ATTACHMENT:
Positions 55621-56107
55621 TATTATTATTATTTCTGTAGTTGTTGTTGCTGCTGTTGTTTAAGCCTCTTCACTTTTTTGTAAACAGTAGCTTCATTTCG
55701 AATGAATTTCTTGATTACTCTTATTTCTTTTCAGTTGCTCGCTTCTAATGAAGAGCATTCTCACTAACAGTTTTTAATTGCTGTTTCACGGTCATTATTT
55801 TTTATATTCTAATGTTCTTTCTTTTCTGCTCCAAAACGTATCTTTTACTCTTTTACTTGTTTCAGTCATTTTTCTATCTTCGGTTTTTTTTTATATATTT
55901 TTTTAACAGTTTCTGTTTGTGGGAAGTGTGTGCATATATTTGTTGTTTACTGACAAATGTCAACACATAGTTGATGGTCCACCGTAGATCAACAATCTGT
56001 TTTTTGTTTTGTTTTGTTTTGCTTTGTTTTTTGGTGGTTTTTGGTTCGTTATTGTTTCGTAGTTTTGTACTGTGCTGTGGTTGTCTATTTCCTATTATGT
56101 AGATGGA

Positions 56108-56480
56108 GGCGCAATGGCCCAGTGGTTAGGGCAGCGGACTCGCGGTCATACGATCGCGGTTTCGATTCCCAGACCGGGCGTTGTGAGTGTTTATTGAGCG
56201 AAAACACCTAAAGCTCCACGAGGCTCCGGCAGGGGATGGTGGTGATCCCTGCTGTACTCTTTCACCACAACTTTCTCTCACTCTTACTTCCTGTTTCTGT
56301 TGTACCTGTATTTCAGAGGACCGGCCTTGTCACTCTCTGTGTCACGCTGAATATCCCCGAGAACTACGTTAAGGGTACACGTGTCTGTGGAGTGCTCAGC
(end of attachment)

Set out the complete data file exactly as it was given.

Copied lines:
Positions 55621-56107
55621 TATTATTATTATTTCTGTAGTTGTTGTTGCTGCTGTTGTTTAAGCCTCTTCACTTTTTTGTAAACAGTAGCTTCATTTCG
55701 AATGAATTTCTTGATTACTCTTATTTCTTTTCAGTTGCTCGCTTCTAATGAAGAGCATTCTCACTAACAGTTTTTAATTGCTGTTTCACGGTCATTATTT
55801 TTTATATTCTAATGTTCTTTCTTTTCTGCTCCAAAACGTATCTTTTACTCTTTTACTTGTTTCAGTCATTTTTCTATCTTCGGTTTTTTTTTATATATTT
55901 TTTTAACAGTTTCTGTTTGTGGGAAGTGTGTGCATATATTTGTTGTTTACTGACAAATGTCAACACATAGTTGATGGTCCACCGTAGATCAACAATCTGT
56001 TTTTTGTTTTGTTTTGTTTTGCTTTGTTTTTTGGTGGTTTTTGGTTCGTTATTGTTTCGTAGTTTTGTACTGTGCTGTGGTTGTCTATTTCCTATTATGT
56101 AGATGGA

Positions 56108-56480
56108 GGCGCAATGGCCCAGTGGTTAGGGCAGCGGACTCGCGGTCATACGATCGCGGTTTCGATTCCCAGACCGGGCGTTGTGAGTGTTTATTGAGCG
56201 AAAACACCTAAAGCTCCACGAGGCTCCGGCAGGGGATGGTGGTGATCCCTGCTGTACTCTTTCACCACAACTTTCTCTCACTCTTACTTCCTGTTTCTGT
56301 TGTACCTGTATTTCAGAGGACCGGCCTTGTCACTCTCTGTGTCACGCTGAATATCCCCGAGAACTACGTTAAGGGTACACGTGTCTGTGGAGTGCTCAGC